The 1896 note features Queen Victoria while the 1901 and 1924 notes feature Lord Roberts.
1901 Dominion of Canada Thousand Dollar Bill
1924 Dominion of Canada Thousand Dollar Bill
1911 Dominion of Canada Thousand Dollar Bill
After 40 years of circulation among financial institutions, the supply of one thousand dollar bank notes was depleted. There arose a need to once again produce one thousand dollar bills. The front features King George V and from 1911-1924 a total of 34,000 were produced and issued as needed. Before they were issued, however, they were hand signed.
In contrast to the Bank Legals, these notes were payable to the Bearer so they could be used in general circulation. Few of these notes exist outside institutional collections and at auction they can sell for $100,000.
1925 Dominion of Canada Thousand Dollar Bill
According to Charlton, in early 1925 there were difficulties with the circulation of the 1911 one thousand dollar bank notes. The Department of Finance decided to produce new one thousand dollar bills and quickly remove the older 1911’s from circulation. An order for 30,000 new one thousand dollar bank notes was placed and, as had been the case with earlier runs of the bills, they were hand signed and issued as needed.
The front of the 1925 one thousand dollar bill features Queen Mary. These notes are also quite rare and, in higher grades, can fetch nearly $100,000 at auction.
1935 Thousand Dollar Bill English Variety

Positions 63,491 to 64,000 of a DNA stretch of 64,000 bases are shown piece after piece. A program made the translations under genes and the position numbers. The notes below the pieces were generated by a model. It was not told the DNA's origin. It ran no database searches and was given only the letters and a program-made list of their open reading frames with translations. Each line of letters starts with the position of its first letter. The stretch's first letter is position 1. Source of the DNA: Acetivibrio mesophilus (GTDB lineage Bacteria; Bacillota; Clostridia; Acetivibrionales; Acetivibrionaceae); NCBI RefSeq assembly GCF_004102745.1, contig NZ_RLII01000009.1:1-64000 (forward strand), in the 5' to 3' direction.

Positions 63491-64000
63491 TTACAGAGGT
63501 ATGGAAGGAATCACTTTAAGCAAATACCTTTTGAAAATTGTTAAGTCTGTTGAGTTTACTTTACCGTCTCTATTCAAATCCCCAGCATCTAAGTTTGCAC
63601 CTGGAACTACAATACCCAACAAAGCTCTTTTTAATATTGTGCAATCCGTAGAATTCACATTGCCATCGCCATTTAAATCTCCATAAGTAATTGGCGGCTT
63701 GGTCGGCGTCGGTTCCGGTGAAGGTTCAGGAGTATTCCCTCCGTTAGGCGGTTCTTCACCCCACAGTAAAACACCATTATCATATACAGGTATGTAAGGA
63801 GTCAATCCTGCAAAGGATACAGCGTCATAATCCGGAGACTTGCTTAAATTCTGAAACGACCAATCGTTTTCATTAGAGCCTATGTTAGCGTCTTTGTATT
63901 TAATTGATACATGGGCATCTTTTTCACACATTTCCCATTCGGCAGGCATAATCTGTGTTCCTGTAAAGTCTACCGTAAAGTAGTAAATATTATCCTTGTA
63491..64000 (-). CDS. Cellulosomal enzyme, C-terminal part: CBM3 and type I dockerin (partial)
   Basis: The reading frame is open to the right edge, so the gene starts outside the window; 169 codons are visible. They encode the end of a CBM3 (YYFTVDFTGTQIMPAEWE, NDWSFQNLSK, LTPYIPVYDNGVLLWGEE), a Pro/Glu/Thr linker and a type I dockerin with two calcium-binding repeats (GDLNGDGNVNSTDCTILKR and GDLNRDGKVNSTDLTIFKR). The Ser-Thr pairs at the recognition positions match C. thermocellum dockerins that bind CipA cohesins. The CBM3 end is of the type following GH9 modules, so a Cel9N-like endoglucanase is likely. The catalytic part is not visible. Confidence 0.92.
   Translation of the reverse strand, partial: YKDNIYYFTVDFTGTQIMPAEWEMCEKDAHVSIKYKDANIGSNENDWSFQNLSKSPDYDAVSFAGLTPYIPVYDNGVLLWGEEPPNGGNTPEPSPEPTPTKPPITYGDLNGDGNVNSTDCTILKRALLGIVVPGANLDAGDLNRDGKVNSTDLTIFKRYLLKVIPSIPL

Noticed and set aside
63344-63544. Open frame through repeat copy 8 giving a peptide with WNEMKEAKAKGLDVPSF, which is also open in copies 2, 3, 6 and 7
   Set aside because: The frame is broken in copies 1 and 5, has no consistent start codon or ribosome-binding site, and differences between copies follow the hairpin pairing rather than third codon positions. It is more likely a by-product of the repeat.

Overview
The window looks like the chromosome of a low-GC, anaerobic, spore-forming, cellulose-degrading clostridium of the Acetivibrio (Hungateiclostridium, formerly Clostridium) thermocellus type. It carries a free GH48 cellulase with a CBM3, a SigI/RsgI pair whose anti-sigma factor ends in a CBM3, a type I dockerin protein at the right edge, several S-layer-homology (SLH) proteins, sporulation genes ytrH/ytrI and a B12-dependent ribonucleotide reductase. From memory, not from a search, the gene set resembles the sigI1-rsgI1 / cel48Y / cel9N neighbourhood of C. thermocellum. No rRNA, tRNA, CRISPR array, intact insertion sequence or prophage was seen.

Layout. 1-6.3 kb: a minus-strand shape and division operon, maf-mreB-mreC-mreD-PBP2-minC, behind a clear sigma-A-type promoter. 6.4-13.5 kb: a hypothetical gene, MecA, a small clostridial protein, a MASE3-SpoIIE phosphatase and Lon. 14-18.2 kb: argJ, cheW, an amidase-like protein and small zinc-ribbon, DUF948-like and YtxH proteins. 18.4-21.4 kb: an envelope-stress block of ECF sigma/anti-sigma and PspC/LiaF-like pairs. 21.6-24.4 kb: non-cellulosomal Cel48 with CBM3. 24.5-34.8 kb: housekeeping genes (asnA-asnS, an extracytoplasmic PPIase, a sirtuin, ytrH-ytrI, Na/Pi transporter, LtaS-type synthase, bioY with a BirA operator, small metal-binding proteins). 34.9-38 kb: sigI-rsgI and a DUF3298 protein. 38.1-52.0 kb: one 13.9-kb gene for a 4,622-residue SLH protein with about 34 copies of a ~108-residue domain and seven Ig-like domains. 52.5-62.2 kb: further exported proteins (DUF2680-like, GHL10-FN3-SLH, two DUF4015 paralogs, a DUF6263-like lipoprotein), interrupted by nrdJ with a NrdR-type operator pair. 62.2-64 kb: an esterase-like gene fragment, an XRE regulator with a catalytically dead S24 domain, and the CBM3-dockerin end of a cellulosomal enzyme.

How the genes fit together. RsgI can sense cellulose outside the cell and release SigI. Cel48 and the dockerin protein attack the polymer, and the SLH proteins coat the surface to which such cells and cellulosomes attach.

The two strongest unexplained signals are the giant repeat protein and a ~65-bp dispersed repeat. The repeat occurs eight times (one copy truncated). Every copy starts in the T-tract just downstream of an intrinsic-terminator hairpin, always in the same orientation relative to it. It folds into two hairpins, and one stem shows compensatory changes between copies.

Soon after its creation in 1934, the Bank of Canada began to issue its own bank notes. The 1935 one thousand dollar bill features Sir Wilfred Laurier on the front. What makes this issue unique is that two separate versions of each denomination were produced, one in English and the other in French.
1935 Thousand Dollar Bill French Variety
Fewer French notes were produced (approx. 7,500 compared to nearly 67k English notes) and are consequently much more difficult to find than their English counterparts. High grade English versions can fetch up to $20k at auction, while comparable French versions can go for double that easily.
1937 Thousand Dollar Bill
The death of King George V and abdication of Edward VIII resulted in the ascension of George VI to the throne in 1937. The Bank of Canada issued new circulation bank notes with the king’s portrait on all denominations except the $500 and $1,000. Although the 1937 one thousand dollar bills were printed in 1937, the 1935’s were still in circulation until 1952.
In similar fashion to the 1935 one thousand dollar bill, the 1937 one also features a portrait of Sir Wilfred Laurier on the front. What makes the 1937 issue unique is that it was the first bilingual bank note issued by the Bank of Canada. About 15,000 1937 one thousand dollar bills were printed but very few remain today. Uncirculated varieties can fetch nearly $20k at auction.